• On Top of Furniture. The tops and surfaces of furniture can be overlooked and easily collect dust. When cleaning surfaces such as table tops and shelves, use a dryer sheet as a dust cloth; not only will it pick up dust mites, but it will eliminate static and make it harder for particles to adhere to the surface. To save time, dust before vacuuming the floors since dust and debris will fall to the floor.
  • Behind Stove and Refrigerator. Over time, crumbs, grease and other unwanted particles accumulate in these areas, providing a food source for insects and other pests. If possible, move the appliance out from the wall and unplug. Using a long-handled, slightly damp sponge, mop the back of the appliance to lift dust from the surface and then wipe the floor and walls with hot soapy water.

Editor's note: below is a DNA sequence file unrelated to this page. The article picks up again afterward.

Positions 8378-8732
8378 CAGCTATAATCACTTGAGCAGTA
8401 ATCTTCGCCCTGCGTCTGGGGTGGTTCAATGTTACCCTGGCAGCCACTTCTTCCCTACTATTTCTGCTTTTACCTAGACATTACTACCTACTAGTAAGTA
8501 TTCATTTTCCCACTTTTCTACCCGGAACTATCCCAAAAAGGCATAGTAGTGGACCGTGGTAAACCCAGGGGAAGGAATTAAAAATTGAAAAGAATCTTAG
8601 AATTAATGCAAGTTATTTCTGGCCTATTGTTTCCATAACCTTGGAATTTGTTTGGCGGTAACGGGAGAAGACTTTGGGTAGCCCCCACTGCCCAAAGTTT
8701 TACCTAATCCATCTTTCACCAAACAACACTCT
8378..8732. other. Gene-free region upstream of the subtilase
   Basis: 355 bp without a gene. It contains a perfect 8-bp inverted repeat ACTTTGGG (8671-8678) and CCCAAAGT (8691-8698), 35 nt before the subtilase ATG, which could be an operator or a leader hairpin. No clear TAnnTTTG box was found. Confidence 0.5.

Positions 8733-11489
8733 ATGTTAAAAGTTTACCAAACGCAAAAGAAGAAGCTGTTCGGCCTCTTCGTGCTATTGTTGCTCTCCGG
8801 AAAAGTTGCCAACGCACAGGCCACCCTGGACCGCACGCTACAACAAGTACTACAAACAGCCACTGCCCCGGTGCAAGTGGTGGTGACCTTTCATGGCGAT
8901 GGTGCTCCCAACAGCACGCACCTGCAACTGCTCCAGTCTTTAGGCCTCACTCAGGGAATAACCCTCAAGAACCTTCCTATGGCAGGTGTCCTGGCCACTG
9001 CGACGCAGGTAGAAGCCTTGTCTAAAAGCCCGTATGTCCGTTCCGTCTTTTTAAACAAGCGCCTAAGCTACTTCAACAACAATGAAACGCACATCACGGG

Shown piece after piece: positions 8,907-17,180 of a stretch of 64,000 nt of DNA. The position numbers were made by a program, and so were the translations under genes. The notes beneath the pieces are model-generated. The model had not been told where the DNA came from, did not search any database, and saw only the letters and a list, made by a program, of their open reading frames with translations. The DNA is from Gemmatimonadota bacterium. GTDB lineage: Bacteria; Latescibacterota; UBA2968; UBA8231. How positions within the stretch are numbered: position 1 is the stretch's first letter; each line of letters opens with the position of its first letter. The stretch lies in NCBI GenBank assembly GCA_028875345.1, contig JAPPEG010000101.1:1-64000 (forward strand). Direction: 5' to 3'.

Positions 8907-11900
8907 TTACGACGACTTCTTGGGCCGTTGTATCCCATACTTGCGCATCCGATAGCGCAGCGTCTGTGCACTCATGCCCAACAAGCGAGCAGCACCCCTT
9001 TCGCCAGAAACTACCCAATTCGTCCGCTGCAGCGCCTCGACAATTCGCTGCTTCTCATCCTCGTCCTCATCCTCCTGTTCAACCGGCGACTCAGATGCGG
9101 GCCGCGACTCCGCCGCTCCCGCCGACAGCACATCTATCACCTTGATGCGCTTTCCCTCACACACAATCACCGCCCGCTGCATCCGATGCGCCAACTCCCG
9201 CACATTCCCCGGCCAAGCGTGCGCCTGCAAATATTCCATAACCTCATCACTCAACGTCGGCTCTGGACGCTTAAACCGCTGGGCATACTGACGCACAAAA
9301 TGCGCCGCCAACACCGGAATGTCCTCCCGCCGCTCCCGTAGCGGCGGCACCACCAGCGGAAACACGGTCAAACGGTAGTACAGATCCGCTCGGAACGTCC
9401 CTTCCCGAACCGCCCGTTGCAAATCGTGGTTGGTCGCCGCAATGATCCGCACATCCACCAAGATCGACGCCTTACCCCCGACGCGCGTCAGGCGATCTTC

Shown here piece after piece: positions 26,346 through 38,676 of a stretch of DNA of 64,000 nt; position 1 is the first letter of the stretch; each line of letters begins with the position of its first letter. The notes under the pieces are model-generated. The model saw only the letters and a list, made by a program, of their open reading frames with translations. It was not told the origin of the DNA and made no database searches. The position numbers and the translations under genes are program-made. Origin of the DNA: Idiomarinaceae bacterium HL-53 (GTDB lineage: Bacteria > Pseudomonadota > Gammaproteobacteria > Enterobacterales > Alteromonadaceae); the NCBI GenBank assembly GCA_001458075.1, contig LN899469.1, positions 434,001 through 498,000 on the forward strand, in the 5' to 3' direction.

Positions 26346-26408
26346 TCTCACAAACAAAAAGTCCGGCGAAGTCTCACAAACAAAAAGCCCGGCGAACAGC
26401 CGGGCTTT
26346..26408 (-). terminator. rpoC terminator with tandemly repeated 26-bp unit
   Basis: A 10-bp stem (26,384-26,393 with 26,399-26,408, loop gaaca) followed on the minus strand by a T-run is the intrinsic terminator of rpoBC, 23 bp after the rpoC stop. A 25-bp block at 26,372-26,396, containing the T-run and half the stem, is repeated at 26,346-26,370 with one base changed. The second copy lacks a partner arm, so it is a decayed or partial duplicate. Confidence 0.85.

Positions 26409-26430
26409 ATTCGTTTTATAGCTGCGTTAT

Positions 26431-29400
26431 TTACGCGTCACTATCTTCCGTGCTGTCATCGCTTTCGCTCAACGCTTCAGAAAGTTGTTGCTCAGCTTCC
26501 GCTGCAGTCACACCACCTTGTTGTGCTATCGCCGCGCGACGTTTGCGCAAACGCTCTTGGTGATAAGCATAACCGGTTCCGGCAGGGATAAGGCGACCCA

By cleaning regularly throughout the year, spring cleaning won’t feel like such a daunting task. To increase the cleanliness and healthfulness of the home, the EPA recommends that most homes have their carpets and upholstery professionally cleaned at least two to three times per year while bathrooms, kitchens, walls and tile or stone surfaces are generally recommended for a professional cleaning every 12 months. Chem-Dry adds that close to 70 percent of its customers schedule a spring cleaning service with one of its 2,000 U.S. locations, partly to increase home health but also for the physical and emotional benefit of making the home a cleaner and happier place to be for the start of warmer weather.

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*Based on studies conducted by independent laboratories of Chem-Dry’s HCE (Hot Carbonating Extraction), P.U.R.T. (Pet Urine Removal Treatment), Granite Countertop Renewal, and Tile, Stone & Grout cleaning processes. Allergens tested were dog and cat dander and dust mite allergen. Pet odor results based on testing with the most common odor sources found in dog and cat urine. Pet urine bacteria results based on Chem-Dry’s HCE cleaning process and a sanitizer, combined with P.U.R.T. All bacteria results include use of sanitizer. Figures are an average across multiple tests.